As it stands, I am forced to give my money to a Government agency, which then distributes much of it to people who are even further down the scale of humanity than Karyn - people who don't beg for charity, but demand that people steal on their behalf.



[ Parent ]
welfare (none / 0) (#102)
by fhotg on Wed Oct 09, 2002 at 02:41:07 PM EST

I disagree, because I don't want to sustain a society of sponges like (and worse than) Karyn
It is not the idea of a welfare system to sustain a society of sponges. That might be the effect, sometimes, somewhere, b/c of welfare fraud, bad organization etc., but it also works fine often enough to prove that the principle is not flawed.

The principal idea is, that a society where everybody has guaranteed food and shelter and health care to not having to worry aboput his very existence, the whole society, you too, profits.

No difference to the money 'taken by force' from you to build roads, provide you with water, subsidize your energy demands, clean up your garbage and educate your children.

[ Parent ]

Go start your own country (1.00 / 1) (#52)
by Big Sexxy Joe on Mon Oct 07, 2002 at 11:50:35 PM EST

Call it Libertarian land or something. Don't build roads, don't regulate markets, don't have public education. See how your country is doing in twenty years.

Remember humans have always been social animals which survive by cooperating in groups. Hey, why don't you yell at wolves and mokeys who share their food with each other.

I'm like Jesus, only better.
Democracy Now! - your daily, uncensored, corporate-free grassroots news hour
[ Parent ]

Sigh (none / 0) (#53)
by duncan bayne on Mon Oct 07, 2002 at 11:57:57 PM EST

Remember humans have always been social animals which survive by cooperating in groups. Hey, why don't you yell at wolves and mokeys who share their food with each other.

My problem isn't with sharing or giving - I give to a number of charities, in addition to the fact that I pay about 50% of my income in various taxes. My problem is with the concept of taxation, that is, involuntary 'charity'. I also have a problem with your assertion that humans survive by co-operating; fundamentally, they survive by thinking.



[ Parent ]
Involuntary? (1.00 / 1) (#72)
by dipierro on Tue Oct 08, 2002 at 04:31:55 PM EST

My problem is with the concept of taxation, that is, involuntary 'charity'.

Taxation is voluntary. You don't have to work.



[ Parent ]
Theft is theft (none / 0) (#77)
by duncan bayne on Tue Oct 08, 2002 at 06:32:15 PM EST

Taxation is voluntary. You don't have to work.

You can steal from others, you can beg from others, you can work, or you can die. Don't take this to mean that taxation is voluntary - it's theft from those who are working to support themselves, the creators.



[ Parent ]
Income tax (1.00 / 1) (#83)
by dipierro on Tue Oct 08, 2002 at 09:53:13 PM EST

You can steal from others, you can beg from others, you can work, or you can die.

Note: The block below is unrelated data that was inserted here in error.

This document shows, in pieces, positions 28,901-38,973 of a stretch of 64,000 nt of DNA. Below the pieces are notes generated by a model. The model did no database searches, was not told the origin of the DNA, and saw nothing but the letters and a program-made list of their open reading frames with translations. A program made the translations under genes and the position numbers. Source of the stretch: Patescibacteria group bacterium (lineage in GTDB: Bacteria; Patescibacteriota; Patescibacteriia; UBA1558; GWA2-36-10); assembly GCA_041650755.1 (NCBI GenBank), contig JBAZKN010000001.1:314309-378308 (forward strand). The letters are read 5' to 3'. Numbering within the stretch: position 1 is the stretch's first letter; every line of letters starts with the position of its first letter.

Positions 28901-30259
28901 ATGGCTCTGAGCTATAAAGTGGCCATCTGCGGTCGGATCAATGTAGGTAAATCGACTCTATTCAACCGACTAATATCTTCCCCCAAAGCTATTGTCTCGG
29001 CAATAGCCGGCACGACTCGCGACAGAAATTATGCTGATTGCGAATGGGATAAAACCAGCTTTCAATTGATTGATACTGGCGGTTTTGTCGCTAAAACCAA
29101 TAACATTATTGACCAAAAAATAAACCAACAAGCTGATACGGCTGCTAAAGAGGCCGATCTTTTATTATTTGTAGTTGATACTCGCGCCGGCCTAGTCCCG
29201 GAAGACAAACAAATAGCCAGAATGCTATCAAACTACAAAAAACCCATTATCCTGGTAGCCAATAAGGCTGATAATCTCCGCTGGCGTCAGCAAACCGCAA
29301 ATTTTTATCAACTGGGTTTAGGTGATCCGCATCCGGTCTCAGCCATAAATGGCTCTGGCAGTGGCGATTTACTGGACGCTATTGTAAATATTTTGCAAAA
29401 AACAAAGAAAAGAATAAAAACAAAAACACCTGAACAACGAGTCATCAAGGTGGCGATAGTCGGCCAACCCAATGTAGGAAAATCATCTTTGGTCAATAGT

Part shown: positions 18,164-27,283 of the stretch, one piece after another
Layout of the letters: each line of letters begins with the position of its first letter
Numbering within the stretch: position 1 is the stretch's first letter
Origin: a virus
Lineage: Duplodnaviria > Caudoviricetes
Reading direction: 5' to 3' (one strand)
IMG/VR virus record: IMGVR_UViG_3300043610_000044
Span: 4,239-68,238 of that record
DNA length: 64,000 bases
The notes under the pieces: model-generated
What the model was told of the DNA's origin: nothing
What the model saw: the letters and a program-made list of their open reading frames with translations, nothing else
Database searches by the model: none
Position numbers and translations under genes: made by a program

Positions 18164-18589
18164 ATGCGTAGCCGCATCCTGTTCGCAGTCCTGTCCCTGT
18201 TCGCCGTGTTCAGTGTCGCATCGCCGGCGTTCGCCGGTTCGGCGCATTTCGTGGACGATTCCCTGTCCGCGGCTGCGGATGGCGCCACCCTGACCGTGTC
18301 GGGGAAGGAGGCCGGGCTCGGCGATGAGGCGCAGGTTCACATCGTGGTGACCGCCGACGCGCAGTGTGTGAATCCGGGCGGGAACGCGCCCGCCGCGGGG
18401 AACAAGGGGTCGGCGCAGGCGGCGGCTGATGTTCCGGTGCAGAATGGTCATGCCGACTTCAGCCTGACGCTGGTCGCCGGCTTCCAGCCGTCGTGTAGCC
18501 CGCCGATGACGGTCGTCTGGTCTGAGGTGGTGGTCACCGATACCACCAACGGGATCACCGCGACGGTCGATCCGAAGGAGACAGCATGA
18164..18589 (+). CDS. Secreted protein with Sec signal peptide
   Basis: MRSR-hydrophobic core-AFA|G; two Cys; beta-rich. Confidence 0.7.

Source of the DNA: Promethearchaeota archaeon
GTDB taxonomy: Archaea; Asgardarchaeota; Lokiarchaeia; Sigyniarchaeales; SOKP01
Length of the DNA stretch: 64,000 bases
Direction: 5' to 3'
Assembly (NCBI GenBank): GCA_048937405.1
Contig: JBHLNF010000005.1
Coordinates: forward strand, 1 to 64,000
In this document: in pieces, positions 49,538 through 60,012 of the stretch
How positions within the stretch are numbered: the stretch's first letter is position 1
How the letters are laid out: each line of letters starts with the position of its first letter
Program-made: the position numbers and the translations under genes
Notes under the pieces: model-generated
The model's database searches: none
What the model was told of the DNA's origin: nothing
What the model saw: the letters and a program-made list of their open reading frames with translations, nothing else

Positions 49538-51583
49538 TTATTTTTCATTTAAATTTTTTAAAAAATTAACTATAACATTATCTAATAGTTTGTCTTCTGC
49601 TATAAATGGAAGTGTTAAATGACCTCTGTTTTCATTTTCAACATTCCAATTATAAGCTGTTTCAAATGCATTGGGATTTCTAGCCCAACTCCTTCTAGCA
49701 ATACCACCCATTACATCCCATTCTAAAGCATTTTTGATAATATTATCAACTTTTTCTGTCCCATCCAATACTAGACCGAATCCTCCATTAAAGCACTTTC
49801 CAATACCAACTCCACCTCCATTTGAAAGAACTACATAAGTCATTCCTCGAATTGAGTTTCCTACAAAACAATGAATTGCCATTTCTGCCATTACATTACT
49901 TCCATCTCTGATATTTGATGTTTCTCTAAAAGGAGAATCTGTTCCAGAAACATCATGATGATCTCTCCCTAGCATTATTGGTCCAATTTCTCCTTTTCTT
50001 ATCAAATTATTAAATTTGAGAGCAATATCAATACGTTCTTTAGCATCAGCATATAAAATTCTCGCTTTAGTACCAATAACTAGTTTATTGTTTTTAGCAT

You can make plenty of money to not die without paying any taxes. $2900/year is plenty for food and clothing, and mortgage interest is deductible. You're only taxed on excess income.

Don't take this to mean that taxation is voluntary - it's theft from those who are working to support themselves, the creators.

I'd like to see you earn money without using at least some federal government services. Unless you barter or get paid in gold you're probably at least using the federal monetary system. And if you barter or get paid in gold chances are that the government isn't going to bother you for your taxes anyway.



[ Parent ]
Injustice (none / 0) (#92)
by duncan bayne on Tue Oct 08, 2002 at 11:06:57 PM EST

I'd like to see you earn money without using at least some federal government services.

So, you're saying that the government creates 'services' by theft, forces people to use them, and then cites said use by the people as justification for continued theft? Oh wait, they do :-)

Unless you barter or get paid in gold you're probably at least using the federal monetary system. And if you barter or get paid in gold chances are that the government isn't going to bother you for your taxes anyway.

Indeed, and it's possible that maintaining a monetary system is a valid role for government. That doesn't make compulsory taxation morally acceptable - you're assuming that the only way to pay for a government activity is by compulsory taxation.

Furthermore, even if the government did overlook my own activities and steal from others, why should that effect my position on compulsory taxation? Injustice is injustice, regardless of whether or not it effects my life.



[ Parent ]
fair (none / 0) (#94)
by dipierro on Wed Oct 09, 2002 at 12:13:31 AM EST

Indeed, and it's possible that maintaining a monetary system is a valid role for government. That doesn't make compulsory taxation morally acceptable - you're assuming that the only way to pay for a government activity is by compulsory taxation.

No, I'm merely assuming that's the only fair way to pay for a government activity.



[ Parent ]
fairness != theft (none / 0) (#104)
by duncan bayne on Wed Oct 09, 2002 at 03:50:52 PM EST

No, I'm merely assuming that's the only fair way to pay for a government activity.

That's quite an assumption. Surely it's fairer to say that if people want it, they'll pay for it, and if not, forcing them to pay for it is simply theft?